Justice Roberts BUSTED – Look What They Found!

The Supreme Court justice most responsible for handing Democrats victories is also coincidentally the richest Supreme Court justice.

In fairness, Chief Justice John Roberts was already rich when he joined the high court, according to an exclusive investigation by Forbes magazine. However, his wealth has since quadrupled.

He’s now worth $25 million, which is more than any other justice, and over twice as much more than President Joe Biden’s net worth.

But how did he acquire so much wealth?

“First, Roberts and his wife Jane stashed away a pile of money after years in private practice. Then, with more than $3 million by the time he was age 46, Roberts took a low-paying, still-fulfilling job as a federal judge while his wife continued to earn big bucks,” according to Forbes.

“He ascended to chief justice in 2005 and stayed in the stock market, allowing his nest egg to swell as the economy boomed. Today, John and Jane Roberts have an estimated $20 million in liquid assets, in addition to several homes and a multimillion-dollar pension waiting for the chief justice when he retires,” Forbes notes.

Forbes’ piece goes on to note that he was born in New York, grow up in Indiana, and applied to La Lumiere School, a Catholic college preparatory boarding and day school. In his admissions essay, he reportedly wrote, “I want to get the best job by getting the best education.”

“After graduating from La Lumiere, he stuck true to that same philosophy, enrolling at Harvard. He studied history and planned to become a professor, graduating in just three years near the top of his class in 1976,” Forbes notes.

However, difficulty finding a job prompted him to go to Harvard Law School, after which he eventually landed a clerkship with then-future Chief Justice William Rehnquist.

He later worked in the Reagan administration’s Justice Department and White House Counsel’s Office up until 1986, after which he entered the private marketplace.

“He went into private practice in 1986, working in appellate law at Hogan and Hartson, a D.C. firm where he became a partner in 1987. He then returned to government during the George H.W. Bush administration to serve in the solicitor general’s office under Ken Starr, where he overlapped briefly with Brett Kavanaugh, his future colleague on the Supreme Court,” Forbes notes.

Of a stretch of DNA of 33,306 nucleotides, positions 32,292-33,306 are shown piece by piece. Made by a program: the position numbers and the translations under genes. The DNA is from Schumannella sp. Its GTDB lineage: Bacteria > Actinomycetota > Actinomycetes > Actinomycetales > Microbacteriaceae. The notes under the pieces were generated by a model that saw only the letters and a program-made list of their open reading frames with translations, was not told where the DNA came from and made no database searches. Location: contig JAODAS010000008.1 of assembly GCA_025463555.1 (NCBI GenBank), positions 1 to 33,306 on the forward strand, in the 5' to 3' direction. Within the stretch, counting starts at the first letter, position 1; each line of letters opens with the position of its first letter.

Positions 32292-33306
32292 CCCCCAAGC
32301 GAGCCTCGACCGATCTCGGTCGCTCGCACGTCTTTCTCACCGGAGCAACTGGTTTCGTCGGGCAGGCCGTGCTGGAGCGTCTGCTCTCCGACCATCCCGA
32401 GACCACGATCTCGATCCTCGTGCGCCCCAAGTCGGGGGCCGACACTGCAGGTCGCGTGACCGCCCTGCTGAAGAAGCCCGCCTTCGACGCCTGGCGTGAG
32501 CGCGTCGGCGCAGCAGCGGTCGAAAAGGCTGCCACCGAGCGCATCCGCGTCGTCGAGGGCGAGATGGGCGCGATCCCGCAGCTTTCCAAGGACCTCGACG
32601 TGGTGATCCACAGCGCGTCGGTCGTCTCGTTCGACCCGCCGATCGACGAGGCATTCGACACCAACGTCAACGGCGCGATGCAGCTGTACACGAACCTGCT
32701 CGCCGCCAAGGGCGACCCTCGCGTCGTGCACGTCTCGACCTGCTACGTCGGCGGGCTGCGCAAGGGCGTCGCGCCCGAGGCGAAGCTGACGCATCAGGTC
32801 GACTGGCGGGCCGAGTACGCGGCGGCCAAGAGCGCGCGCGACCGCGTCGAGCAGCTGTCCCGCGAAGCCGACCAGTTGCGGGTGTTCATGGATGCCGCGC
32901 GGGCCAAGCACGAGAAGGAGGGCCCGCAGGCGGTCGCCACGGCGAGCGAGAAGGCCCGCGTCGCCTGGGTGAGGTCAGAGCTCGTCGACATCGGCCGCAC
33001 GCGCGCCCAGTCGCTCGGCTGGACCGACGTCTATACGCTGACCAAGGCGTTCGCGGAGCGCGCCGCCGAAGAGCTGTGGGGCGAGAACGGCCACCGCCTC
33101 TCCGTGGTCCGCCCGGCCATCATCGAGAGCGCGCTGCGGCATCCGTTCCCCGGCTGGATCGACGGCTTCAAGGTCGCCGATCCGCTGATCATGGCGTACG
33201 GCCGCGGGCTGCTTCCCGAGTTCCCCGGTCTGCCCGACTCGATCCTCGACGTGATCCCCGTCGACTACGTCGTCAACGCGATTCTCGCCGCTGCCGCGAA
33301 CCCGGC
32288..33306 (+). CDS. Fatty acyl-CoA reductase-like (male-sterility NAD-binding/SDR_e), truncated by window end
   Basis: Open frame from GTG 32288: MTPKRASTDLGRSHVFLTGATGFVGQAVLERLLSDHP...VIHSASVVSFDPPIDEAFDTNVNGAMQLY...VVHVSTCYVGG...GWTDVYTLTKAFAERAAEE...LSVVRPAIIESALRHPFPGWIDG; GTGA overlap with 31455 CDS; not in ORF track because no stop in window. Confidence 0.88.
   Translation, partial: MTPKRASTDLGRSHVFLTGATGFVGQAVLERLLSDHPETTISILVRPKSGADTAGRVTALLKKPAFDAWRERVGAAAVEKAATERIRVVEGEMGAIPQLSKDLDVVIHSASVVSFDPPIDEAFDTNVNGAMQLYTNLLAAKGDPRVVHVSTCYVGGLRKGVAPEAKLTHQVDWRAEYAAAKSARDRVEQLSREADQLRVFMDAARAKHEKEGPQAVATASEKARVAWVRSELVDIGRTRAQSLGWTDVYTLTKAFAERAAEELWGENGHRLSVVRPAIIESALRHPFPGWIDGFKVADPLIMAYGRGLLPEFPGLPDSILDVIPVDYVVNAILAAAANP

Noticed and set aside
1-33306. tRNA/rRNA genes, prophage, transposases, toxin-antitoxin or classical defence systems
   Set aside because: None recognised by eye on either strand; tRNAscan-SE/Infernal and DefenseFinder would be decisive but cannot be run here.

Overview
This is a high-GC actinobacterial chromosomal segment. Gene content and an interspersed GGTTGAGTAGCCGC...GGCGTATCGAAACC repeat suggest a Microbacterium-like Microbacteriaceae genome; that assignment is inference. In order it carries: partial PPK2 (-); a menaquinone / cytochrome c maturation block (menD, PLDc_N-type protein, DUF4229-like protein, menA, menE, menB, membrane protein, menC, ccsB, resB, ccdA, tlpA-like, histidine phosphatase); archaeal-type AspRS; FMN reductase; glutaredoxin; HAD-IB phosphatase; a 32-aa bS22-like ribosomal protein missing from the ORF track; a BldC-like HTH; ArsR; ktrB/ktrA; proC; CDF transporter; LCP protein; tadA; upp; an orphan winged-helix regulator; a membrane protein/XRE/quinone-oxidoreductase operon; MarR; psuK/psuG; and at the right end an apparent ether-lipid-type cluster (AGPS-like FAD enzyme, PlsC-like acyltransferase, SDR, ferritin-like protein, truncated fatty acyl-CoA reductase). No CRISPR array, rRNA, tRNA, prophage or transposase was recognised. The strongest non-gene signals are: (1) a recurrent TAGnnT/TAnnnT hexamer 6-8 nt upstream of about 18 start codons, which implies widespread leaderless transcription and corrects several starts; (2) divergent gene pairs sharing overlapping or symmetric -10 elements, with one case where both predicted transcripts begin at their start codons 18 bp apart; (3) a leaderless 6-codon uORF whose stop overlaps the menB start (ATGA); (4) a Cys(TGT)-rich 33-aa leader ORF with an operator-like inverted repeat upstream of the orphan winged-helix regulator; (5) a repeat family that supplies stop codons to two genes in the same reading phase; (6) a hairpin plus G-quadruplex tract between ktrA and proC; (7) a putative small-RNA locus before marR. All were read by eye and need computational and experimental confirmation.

“In 1992, Bush appointed Roberts, then 37, to a circuit court position. But when the president lost to Bill Clinton that year, Roberts’ nomination lapsed, and he went back to private practice. By the early 2000s, Roberts had argued 39 cases in front of the Supreme Court on behalf of both the government and private clients and was making more than $700,000 a year,” according to Forbes.

This, of course, is the official story on how he got wealthy. Critics, particularly the conservative kind, have their own suspicions and theories:

This cynicism and anger likely stems from the fact that Roberts is responsible for a slew of Democrat victories, including Obamacare. Recall that in 2012, Roberts saved Obamacare. Three years later, he did it again, sparking massive outrage from those ostensibly on his team.

“Roberts’ decision to side with the Obama administration for a second time on the high-profile health care law threw a huge splash of fuel onto a long-simmering debate about whether Republicans misjudged the chief justice when he was nominated a decade ago or whether he has grown more moderate in his years on the court,” Politico reported at the time.

To make matters worse, the Obamacare decision came just weeks after Roberts again sided with the left in “backing restrictions on fundraising for judges’ election campaigns,” according to Politico.

And earlier in the term, he also “joined frequent swing Justice Anthony Kennedy and the court’s Democratic appointees in a 6-3, pregnancy discrimination decision that took a decidedly moderate tack, disappointing both businesses and women’s advocates.”

Of course, these other decisions were not nearly as impactful as the Obamacare one.

But those decisions were minor when compared to the momentous victory Roberts helped deliver to the Obama White House Thursday.

“This affirms that Roberts is something very different than what conservatives and probably even liberals thought they were getting,” Curt Levey of the Committee for Justice said at the time.

“I would expect people to be bitterly disappointed with Roberts … You can try to explain that away one time — people did try to explain it by saying he was intimidated … but it’s hard to see that happening twice,” he added.

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